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Bone Health

bone healthAlcohol can change the chemistry of the blood, and women who drink large amounts of alcohol can do a large amount of damage to their bones. Every moment of the day, the bones are breaking down and then building back up again, over and over. People who drink large amounts of alcohol can disturb this process, allowing their bodies to break down bone at accelerated rates, and the body is then unable to build bone back up at the same speed. According to research highlighted on National Public Radio, post-menopausal women who drink moderately might protect their bones from loss, but these results can only be applied to this specific age group of women, and these same women might do more damage to their bones if they begin drinking heavily. The researchers stress that the results are still preliminary, and that heavy alcohol consumption often does much more damage in people of almost every age group.

Bones that are porous, weak and fragile can quickly break, even when they’re placed under a small amount of stress. Women might develop complicated fractures in their wrists or ankles due to a fall, and heavy drinkers might fall during an alcoholic binge. Some women even lose height, as the bones in their spine begin to compress due to bone loss. Older people who fall may break the large bones in the hips, and these complicated fractures often result in long hospital stays and a significant loss of freedom and mobility. Some people never recover from these devastating fractures.
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Alcoholic beverages like martinis and margaritas often contain large amounts of sugars and sweeteners. Even drinks like wine and beer have huge amounts of calories when compared to drinks like water or tea. People who drink alcohol may also crave sweet or salty foods to go along with their drinks, and these foods may also be quite high in calories. People who drink heavily may consume thousands of extra calories each and every day, and that might cause them to pack on the pounds.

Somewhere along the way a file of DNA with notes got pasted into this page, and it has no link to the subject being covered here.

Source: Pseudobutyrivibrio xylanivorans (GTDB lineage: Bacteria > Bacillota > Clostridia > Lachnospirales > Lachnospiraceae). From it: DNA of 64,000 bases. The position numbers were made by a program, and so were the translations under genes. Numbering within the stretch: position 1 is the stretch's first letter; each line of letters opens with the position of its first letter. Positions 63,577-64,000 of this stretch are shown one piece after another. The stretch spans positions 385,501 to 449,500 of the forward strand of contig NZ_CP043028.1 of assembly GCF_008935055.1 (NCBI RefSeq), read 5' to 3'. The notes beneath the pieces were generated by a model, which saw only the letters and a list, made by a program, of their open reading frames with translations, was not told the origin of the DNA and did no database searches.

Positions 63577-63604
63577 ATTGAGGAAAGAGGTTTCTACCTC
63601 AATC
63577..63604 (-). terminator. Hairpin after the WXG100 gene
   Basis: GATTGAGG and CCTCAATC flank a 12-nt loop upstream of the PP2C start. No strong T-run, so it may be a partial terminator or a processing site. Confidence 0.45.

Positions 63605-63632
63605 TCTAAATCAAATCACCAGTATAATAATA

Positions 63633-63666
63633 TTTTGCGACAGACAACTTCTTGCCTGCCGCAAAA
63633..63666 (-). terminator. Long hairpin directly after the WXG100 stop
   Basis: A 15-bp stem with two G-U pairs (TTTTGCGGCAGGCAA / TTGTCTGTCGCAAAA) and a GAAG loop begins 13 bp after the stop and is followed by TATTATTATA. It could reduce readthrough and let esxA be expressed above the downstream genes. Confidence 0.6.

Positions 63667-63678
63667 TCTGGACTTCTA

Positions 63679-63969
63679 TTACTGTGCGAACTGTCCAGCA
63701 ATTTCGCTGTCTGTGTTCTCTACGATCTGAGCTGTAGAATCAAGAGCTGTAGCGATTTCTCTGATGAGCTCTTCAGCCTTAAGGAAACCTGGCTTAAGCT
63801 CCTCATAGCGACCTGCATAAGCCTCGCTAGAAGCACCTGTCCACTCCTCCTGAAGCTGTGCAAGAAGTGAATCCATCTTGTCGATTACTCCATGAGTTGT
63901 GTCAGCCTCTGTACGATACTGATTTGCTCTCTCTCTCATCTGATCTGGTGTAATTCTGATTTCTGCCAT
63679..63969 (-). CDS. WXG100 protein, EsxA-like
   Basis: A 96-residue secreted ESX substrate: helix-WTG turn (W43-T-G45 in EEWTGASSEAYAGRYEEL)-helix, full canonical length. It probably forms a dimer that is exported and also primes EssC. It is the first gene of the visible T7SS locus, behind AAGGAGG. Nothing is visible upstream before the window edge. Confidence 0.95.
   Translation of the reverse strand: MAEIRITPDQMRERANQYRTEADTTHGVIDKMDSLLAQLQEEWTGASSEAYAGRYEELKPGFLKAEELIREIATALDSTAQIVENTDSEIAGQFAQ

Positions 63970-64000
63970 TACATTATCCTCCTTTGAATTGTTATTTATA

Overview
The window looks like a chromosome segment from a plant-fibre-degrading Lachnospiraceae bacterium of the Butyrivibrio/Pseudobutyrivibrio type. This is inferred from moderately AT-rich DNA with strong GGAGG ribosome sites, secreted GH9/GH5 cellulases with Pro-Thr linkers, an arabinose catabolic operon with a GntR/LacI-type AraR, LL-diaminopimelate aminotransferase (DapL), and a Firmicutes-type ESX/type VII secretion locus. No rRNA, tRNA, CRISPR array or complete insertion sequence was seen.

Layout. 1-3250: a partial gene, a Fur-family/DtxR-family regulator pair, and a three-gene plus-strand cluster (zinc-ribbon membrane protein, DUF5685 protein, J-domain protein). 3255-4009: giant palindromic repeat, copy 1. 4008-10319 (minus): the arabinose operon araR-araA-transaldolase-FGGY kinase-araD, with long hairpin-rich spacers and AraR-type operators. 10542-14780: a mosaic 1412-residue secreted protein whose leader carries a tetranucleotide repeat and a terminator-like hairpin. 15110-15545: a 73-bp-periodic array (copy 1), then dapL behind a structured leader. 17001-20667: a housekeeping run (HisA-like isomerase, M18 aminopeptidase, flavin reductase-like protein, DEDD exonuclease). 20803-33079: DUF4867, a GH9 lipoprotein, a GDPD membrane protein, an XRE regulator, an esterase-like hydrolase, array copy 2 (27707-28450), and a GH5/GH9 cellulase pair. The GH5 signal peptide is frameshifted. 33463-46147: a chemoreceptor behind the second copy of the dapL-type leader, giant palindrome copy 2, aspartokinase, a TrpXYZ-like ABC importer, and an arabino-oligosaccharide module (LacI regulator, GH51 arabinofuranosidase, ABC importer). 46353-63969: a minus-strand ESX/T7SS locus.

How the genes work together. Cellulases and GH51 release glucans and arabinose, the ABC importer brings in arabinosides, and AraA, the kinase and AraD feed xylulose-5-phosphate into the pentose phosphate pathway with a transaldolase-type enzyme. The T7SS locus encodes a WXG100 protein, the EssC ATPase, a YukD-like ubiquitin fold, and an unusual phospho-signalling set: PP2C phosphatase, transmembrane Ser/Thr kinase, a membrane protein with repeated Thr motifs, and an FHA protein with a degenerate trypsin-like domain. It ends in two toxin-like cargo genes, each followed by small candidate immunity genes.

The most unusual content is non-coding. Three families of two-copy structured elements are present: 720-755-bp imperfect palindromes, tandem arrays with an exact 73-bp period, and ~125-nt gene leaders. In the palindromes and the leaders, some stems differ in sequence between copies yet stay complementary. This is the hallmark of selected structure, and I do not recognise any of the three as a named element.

Carrying around additional weight can put excess strain on the heart, as it has much more tissue to sustain and oxygenate. Excess weight can also place people at risk for diabetes, as the kidneys and the pancreas cannot keep up with the demands placed upon them. Extra weight can also place undue stress on the joints and the bones, making even walking from place to place painful.
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What to Do

According to the Centers for Disease Control and Prevention, about 79,000 deaths are attributable to disproportionate alcohol use in the United States. There’s no question that alcohol abuse is dangerous, and that people who drink to excess should stop doing so as soon as they can. While some people can learn to moderate their alcohol intake with a few counseling sessions and strict adherence to a new lifestyle, other people will never be able to develop a healthy relationship to alcohol, and they might need help in order to stop drinking altogether. At Axis, we specialize in providing help to people who struggle with addictions, and we would love to discuss our program with you in detail. If you have an addiction issue, please contact us today to find out more about how we can help.